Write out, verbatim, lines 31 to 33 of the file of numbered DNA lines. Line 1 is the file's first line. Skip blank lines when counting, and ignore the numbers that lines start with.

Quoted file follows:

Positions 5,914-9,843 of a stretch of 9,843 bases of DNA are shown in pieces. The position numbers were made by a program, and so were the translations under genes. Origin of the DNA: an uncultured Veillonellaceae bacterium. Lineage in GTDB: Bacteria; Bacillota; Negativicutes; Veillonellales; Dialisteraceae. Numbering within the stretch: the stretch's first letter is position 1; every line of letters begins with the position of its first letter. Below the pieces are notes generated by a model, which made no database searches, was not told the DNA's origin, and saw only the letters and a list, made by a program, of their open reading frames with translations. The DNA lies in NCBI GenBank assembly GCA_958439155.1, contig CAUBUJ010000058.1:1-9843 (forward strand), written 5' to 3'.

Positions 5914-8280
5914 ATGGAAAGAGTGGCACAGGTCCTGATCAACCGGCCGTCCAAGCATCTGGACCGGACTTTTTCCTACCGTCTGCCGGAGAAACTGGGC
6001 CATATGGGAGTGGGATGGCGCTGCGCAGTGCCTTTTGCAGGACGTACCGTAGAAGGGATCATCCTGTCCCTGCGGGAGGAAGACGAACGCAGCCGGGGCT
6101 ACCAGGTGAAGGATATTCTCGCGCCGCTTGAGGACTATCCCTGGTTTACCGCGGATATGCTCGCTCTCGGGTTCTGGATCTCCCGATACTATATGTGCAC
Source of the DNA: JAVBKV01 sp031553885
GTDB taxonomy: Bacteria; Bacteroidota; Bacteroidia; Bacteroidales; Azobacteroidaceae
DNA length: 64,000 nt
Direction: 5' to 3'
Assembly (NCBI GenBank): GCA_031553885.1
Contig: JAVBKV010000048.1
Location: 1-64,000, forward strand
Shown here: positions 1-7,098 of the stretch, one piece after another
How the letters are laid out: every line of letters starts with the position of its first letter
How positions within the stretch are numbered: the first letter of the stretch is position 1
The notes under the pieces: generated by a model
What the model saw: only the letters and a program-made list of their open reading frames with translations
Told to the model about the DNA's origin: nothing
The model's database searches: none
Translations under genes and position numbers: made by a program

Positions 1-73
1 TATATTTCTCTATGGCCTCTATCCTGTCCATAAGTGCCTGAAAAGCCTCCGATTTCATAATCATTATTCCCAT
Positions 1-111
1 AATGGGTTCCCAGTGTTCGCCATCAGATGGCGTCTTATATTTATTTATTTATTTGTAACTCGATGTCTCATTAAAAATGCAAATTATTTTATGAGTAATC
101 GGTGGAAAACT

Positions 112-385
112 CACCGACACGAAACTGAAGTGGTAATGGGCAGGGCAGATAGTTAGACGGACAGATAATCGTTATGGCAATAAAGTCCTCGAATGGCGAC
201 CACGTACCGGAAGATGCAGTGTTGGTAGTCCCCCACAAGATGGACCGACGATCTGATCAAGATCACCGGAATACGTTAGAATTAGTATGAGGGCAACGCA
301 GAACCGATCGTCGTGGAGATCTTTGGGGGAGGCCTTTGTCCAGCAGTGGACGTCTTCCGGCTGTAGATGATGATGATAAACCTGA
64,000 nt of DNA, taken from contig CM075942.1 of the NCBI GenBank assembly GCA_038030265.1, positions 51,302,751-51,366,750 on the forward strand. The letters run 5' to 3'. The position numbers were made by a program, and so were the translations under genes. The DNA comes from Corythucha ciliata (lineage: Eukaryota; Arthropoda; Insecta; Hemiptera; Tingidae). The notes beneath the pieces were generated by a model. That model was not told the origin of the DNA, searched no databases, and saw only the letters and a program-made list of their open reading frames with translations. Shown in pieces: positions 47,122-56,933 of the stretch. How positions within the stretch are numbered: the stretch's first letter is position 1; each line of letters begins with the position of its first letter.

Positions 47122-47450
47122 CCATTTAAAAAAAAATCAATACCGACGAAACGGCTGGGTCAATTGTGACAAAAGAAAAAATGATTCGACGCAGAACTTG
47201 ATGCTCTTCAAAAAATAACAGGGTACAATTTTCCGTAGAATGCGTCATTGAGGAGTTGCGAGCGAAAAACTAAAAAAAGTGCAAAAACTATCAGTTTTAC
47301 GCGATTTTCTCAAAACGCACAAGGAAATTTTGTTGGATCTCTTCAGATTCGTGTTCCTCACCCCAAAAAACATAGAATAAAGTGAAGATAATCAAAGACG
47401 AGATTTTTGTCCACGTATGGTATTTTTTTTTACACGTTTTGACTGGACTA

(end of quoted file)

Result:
Positions 47122-47450
47122 CCATTTAAAAAAAAATCAATACCGACGAAACGGCTGGGTCAATTGTGACAAAAGAAAAAATGATTCGACGCAGAACTTG
47201 ATGCTCTTCAAAAAATAACAGGGTACAATTTTCCGTAGAATGCGTCATTGAGGAGTTGCGAGCGAAAAACTAAAAAAAGTGCAAAAACTATCAGTTTTAC